Nevada lawmakers fund attorney general’s opioid programs
The legislative Interim Finance Committee on Thursday, Oct. 19, approved programs to help the state deal with the opioid epidemic.
The programs were proposed by Attorney General Adam Laxalt and backed by the governor’s office using $1.9 million in settlement money.
The money is part of the $5.3 million Nevada received from the Volkswagen emissions settlement.
Sen. Mo Denis, D-Las Vegas, said he first proposed legislation to deal with opioids a dozen years ago and he was glad to see the growing attention the issue is now receiving.
The Boys & Girls Clubs of Nevada will get $500,000 and the Nevada Statewide Partnerships $676,000 to implement prevention programs targeting at-risk children to keep them from getting addicted to opioids.
Another $307,697 will be used to purchase five incinerators to be installed around the state to destroy drugs that are either seized or turned in by individuals so they aren’t just thrown away or flushed down the drain.
In addition, there’s $250,000 to buy Naloxone/Narcan, a drug that can rapidly reverse the effects of an opioid overdose.
Finally, the committee approved funding for a new investigator to join a newly formed federal task force investigating opioid abuse including by doctors guilty of over prescribing those pain killers. The funding will support that position for the coming five years.
Laxalt was questioned by several lawmakers about whether the prevention program was targeting areas that have the highest rates of opioid abuse. They specifically pointed to North Las Vegas which Sen. Pat Spearman, D-North Las Vegas, said is two hours walking distance from the nearest Boys & Girls Clubs. He said his office is open to suggestions where they can add programming in the future. Lawmakers were told there will still be an estimated $1.5 million in that settlement fund after these programs are approved that could be used for additional programming.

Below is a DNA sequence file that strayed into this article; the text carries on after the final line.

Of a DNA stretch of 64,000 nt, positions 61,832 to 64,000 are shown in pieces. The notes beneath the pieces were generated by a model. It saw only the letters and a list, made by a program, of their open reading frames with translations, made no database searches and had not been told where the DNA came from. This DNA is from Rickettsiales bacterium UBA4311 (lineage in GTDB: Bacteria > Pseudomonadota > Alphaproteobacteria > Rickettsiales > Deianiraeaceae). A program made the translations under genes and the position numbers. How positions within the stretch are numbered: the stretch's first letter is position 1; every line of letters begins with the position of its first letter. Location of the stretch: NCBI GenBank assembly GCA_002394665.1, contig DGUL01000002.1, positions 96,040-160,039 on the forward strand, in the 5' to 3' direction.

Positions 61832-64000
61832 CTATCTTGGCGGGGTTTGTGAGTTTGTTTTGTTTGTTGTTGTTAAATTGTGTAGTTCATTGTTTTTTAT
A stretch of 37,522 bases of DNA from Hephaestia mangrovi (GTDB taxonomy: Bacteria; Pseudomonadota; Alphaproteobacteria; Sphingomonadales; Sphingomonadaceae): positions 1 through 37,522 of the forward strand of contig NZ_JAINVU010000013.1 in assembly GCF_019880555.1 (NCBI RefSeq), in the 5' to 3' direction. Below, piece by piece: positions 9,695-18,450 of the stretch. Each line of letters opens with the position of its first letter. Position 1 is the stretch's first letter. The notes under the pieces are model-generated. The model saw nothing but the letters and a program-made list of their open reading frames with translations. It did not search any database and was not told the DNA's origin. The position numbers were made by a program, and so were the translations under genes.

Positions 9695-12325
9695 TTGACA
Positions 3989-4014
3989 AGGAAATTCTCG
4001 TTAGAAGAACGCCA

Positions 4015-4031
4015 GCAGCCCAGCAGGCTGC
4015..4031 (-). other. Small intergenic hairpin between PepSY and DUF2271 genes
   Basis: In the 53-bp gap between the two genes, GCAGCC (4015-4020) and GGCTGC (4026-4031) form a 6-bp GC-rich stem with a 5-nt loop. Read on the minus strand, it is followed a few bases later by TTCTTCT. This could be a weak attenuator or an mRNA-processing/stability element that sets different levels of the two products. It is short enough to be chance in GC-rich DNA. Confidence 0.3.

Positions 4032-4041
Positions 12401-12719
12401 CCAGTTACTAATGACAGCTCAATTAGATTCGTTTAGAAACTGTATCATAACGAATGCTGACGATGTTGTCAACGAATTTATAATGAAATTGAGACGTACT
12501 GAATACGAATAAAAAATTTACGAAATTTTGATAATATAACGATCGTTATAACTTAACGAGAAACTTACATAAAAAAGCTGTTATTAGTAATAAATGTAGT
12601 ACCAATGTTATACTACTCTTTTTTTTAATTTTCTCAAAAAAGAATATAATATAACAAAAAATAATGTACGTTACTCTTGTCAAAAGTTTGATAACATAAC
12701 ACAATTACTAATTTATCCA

Assemblyman Mike Sprinkle, D-Sparks, who’s a fire paramedic, questioned whether officials were able to manage the distribution of those drugs, some of which were unused until they expired.
He was told the shelf life of Narcan is just 24 months so the division of Behavioral Health is buying the drugs based on actual need and utilization.
A total of $1.14 million will be spent immediately to get the programs running with $700,000 more in fiscal 2019 to continue them.
IFC also approved moving $2.5 million in fire suppression money from FY2019 to this fiscal year to cover the high cost of battling wildfires this year.
Acting State Forester K.C. Kasey told the committee more than 1.2 million acres burned in Nevada this year, the third highest total ever behind 2006 and 1999. She said there were 732 fires reported in the state this year, more than double the five year average.